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Offender Reentry

Offender reentry is the transition period when an offender is released from prison back into the community. During this transition, a probation officer is assigned to supervise and monitor the offender. Probation officers develop a supervision plan for each offender or client that meets the conditions of their release.

Probation officers play a vital role in making the transition successful by providing resources such as access to treatment centers, employment opportunities, and education. Below are some of the offender re-entry treatment programs available:

Intensive Re-Entry Court Program (IRC)

The primary goal of the Intensive Reentry Court (IRC) program is to identify high-risk offenders as they transition from prison to supervised release and provide an intensive rehabilitative process to increase their potential for successful reintegration back into the community and their ability to comply with court-imposed conditions of release. Not only will the IRC program utilize a wide range of community resources to address the needs of the offender, it will also feature a collaborative effort between the Court, Probation Office, U.S. Attorney’s Office, and the Federal Public Defender’s Office in attaining program objectives.

The primary tool that is used to identify eligible participants is the Risk Prediction Index (RPI). (The RPI is a tool, developed by the Federal Judicial Center at the request of the Judicial Conference Committee on Criminal Law. The tool estimates the overall likelihood that an offender will violate conditions of release. The greater the RPI score (the scoring scale is 0 to 9), the more likely violation behavior will occur.) The target population will be offenders who fall in the moderate to high risk categories; an RPI score of 5 to 9. Of note, offenders convicted of sex offenses are excluded from the program. On a routine basis, the IRC core team, made up of the Court, probation officer, and representatives from the U.S. Attorney’s Office and Federal Public Defender’s Office will review the case history of each potential program candidate and make a recommendation for entrance into the program. Participation in the program is voluntary, however once admitted into the program, the offender’s conditions of supervision will be modified to include participation in the program, and the offender will remain in the program until successful completion or until they are expelled.

During the course of the program, participants attend a monthly hearing before the assigned Judge. The attorneys are present at the hearing during which a summary of the participant’s conduct during the prior month is reviewed by the probation officer. If the participant’s conduct for the month is deemed to be satisfactory, he/she will earn one reward. Progress is deemed to be satisfactory if there are no serious violations and the participant has complied with all conditions of supervision to an acceptable level. (For example, the participant must be employed or actively seek employment; maintain abstinence; attend counseling sessions; and report to the probation officer as directed.) In order to complete the IRC program, participants must first successfully earn 12 rewards (the equivalent of 12 successful months) in the Court-oversight portion of the program. The 12 rewards do not have to be earned in 12 consecutive months. Following completion of the Court component of the program, the participant will be transferred for 12 months to a regular supervision caseload. After successful completion of the second 12-month period (successful meaning no serious violations which result in Court intervention), the team members will each make an early termination recommendation to the Court. The recommendation can range from one year off the remaining term of supervision to an immediate discharge from supervision. Serious violations that occur during the regular supervision term may cause the participant to forfeit the opportunity for an early termination of supervised release. The final decision will rest with the Court.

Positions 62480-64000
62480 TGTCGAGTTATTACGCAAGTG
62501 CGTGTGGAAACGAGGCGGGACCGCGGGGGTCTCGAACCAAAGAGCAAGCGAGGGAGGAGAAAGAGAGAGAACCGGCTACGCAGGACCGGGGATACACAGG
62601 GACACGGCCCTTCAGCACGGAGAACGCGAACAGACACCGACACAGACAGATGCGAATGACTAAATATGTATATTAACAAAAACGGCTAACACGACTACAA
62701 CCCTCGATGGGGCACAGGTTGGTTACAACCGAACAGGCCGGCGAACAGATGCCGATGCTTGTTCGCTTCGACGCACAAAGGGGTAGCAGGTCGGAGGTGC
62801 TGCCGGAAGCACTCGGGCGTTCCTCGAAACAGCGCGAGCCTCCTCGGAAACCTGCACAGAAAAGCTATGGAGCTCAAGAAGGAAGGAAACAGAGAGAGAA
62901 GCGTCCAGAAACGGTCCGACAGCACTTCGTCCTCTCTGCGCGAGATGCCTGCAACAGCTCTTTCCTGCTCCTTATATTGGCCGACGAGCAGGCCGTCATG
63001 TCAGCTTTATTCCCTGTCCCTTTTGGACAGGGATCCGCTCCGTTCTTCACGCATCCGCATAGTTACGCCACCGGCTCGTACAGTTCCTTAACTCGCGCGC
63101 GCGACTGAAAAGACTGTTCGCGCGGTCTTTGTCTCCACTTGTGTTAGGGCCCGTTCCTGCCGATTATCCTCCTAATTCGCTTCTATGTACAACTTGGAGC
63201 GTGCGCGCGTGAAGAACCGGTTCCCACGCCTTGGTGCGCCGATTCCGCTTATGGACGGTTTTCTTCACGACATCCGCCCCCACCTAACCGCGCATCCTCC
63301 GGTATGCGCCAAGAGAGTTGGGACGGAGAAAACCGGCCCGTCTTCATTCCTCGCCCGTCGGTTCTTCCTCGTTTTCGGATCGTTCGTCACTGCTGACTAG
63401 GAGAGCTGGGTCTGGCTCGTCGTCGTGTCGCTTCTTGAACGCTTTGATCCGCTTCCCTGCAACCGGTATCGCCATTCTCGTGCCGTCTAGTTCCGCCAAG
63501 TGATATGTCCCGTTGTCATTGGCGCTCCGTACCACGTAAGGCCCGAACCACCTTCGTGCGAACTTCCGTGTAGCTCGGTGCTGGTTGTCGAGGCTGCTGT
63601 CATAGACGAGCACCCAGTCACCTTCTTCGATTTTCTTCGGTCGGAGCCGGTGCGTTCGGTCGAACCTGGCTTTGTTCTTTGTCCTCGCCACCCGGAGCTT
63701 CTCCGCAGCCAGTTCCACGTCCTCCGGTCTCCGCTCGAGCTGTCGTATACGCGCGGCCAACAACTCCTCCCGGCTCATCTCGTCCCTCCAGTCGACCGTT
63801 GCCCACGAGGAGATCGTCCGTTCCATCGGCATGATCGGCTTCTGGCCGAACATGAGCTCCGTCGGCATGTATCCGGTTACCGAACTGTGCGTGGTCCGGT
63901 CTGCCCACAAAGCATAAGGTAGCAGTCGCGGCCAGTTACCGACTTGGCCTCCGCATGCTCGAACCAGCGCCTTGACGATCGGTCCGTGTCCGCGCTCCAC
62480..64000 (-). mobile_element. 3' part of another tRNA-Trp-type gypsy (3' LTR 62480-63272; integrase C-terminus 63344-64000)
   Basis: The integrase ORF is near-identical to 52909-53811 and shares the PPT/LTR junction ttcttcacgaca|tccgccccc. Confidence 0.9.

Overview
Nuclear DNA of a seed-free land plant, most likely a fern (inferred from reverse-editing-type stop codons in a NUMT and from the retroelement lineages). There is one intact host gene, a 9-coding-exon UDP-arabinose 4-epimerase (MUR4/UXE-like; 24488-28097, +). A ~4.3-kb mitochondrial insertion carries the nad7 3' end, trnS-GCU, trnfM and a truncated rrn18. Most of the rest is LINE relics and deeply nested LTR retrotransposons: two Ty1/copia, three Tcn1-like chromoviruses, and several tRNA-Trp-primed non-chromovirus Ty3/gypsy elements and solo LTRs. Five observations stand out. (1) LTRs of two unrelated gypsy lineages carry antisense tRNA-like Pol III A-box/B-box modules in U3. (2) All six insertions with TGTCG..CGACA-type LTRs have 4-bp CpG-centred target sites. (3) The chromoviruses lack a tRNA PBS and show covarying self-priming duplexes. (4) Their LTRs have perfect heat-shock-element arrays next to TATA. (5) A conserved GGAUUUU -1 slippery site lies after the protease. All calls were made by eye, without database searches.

For information on the impact  the IRC program can have please view this informative video produced by the US Attorneys Office for the Northern District of New York.

The IRC programs operate in the U.S. District Courts in Syracuse and Albany. For additional information, please contact for Syracuse area Liana Snyder, Senior U.S. Probation Officer, at 315-234-8742 and for the Albany area Dan Casullo, U.S. Probation Officer, at 518-257-1746.